We have also recognized that in certain cases of malpractice the rule of res ipsa loquitur may be available to a patient and that a recovery is not always dependent on testimony of medical experts. Prevey v. Watzke, 182 Minn. 332, 234 N.W. 470; Johnson v. Arndt, 186 Minn. 253, 243 N.W. 67. If defendant's want of care caused the instrument to slip from the intended place of operation, it is self-evident that such carelessness was the proximate cause of plaintiff's injury.

The conclusions already expressed necessarily dispose of the refusal to give defendant's fifth request. The ninth request was sufficiently covered in the paragraph with which the charge closed.

The errors assigned upon the rulings on evidence do not present anything worthy of discussion.

The verdict is assailed as excessive. Undoubtedly there was pain for some time. Plaintiff continued to do her housework. No doctor was called to treat the wound. The only undisputed objective result now remaining is a scar the size of a kernel of corn. Plaintiff claims that in eating there are sometimes shooting pains. The medical experts think some nerve filament embodied in the scar mentioned causes the pain upon certain movements of the mouth. There is a disputed claim of lack of sensation on the right side of the tongue. Plaintiff and her husband think her voice does not sound the same as before the injury — the voice being more singsong, as expressed by the husband. The verdict was $1,500. The award appears to us too large. There should be a new trial unless plaintiff files her consent to a reduction of the verdict to $1,000 within 20 days after the filing of the remittitur in the court below.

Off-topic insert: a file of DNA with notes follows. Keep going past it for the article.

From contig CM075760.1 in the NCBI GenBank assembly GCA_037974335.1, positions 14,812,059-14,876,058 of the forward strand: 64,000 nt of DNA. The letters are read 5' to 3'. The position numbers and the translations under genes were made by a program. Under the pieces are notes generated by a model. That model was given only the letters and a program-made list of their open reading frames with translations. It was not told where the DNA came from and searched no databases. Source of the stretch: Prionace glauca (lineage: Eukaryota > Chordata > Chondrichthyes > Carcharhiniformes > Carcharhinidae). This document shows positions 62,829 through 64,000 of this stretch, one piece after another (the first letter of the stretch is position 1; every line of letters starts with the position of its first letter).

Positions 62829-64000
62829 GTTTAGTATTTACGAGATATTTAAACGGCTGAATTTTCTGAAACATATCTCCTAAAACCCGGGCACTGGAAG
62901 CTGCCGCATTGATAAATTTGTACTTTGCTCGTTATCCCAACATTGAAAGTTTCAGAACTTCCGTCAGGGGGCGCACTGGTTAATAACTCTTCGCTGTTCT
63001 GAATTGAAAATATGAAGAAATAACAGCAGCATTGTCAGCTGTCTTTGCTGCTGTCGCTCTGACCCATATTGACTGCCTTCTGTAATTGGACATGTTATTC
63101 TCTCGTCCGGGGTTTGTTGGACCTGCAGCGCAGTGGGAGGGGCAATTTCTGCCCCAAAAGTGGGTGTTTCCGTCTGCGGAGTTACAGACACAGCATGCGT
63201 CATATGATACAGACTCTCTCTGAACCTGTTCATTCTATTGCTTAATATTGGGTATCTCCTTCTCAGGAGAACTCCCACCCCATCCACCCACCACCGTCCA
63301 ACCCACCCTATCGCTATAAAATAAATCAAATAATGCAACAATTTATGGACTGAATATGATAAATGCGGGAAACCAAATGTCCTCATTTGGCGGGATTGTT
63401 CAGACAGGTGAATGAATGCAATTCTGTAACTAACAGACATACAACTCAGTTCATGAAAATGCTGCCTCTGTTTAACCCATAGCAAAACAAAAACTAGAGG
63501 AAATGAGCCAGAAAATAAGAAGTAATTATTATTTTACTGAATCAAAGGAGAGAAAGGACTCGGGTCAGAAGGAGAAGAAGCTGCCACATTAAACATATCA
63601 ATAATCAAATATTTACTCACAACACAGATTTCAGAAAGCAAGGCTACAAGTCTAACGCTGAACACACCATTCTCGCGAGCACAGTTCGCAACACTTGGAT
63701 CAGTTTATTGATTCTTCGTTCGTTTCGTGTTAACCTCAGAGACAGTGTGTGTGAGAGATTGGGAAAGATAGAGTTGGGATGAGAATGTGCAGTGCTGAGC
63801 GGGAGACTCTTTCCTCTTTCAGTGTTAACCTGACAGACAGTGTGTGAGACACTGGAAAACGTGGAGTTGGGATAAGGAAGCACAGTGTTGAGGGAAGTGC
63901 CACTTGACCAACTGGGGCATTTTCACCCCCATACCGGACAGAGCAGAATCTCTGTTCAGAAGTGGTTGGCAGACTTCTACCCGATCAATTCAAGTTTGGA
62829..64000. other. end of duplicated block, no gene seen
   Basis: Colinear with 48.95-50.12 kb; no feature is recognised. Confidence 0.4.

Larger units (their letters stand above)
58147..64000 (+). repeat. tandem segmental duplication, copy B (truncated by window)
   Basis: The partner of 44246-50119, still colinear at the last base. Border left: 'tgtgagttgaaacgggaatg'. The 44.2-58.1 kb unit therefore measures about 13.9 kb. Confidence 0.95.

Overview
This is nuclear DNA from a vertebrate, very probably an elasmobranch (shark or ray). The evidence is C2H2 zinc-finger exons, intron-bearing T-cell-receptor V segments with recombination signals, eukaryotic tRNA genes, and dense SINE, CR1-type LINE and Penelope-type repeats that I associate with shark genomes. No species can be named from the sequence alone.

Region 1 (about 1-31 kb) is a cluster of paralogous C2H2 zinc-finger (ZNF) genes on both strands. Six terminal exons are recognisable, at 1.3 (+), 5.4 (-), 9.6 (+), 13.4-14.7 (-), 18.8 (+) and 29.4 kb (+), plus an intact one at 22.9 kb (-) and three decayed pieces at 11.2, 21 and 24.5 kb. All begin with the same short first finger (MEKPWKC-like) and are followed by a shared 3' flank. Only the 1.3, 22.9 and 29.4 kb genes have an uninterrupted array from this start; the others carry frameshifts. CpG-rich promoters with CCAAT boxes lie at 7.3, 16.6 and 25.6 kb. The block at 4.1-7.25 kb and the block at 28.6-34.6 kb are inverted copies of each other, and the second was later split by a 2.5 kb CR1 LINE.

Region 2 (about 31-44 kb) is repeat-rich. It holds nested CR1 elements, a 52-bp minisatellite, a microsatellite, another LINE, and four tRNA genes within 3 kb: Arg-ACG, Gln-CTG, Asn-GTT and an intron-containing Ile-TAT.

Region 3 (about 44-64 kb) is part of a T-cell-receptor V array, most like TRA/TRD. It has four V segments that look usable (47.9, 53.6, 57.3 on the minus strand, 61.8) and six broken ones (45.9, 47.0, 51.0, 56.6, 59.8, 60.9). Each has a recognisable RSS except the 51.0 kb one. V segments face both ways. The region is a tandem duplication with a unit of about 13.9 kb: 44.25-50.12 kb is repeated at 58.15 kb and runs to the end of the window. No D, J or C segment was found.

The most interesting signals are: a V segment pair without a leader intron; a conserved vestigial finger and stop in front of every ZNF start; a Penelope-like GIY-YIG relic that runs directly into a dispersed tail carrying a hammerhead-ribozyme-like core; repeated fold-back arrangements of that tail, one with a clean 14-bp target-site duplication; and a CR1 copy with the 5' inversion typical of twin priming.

If such consent to a reduction of the verdict is not so filed, the court below is directed to grant a new trial.

I concur in the result. Defendant is not entitled to judgment, but if I had my way about it he would have a new trial under the rule of M. St. P. S. S. M. Ry. Co. v. Moquin, 283 U.S. 520, 51 S.Ct. 501, 75 L. ed. 1243, reversing Moquin v. M. St. P. S. S. M. Ry. Co. 181 Minn. 56, 231 N.W. 829.

I dissent. I think the verdict should stand as rendered.

We agree with the Chief Justice.

Summaries of

Ellering v. Gross

Supreme Court of Minnesota
May 5, 1933
248 N.W. 330 (Minn. 1933)

recognizing that expert testimony is generally necessary in dental malpractice action

Summary of this case from OGLE v. BASSETT CREEK DENTAL

In Ellering v. Gross, 189 Minn. 68, 248 N.W. 330, the injury was caused by the operation of a polishing drill, in cutting the flesh at the base of the tongue.

Summary of this case from Whetstine v. Moravec
Case details for

Ellering v. Gross

Case Details


Court:Supreme Court of Minnesota

Date published: May 5, 1933


248 N.W. 330 (Minn. 1933)
248 N.W. 330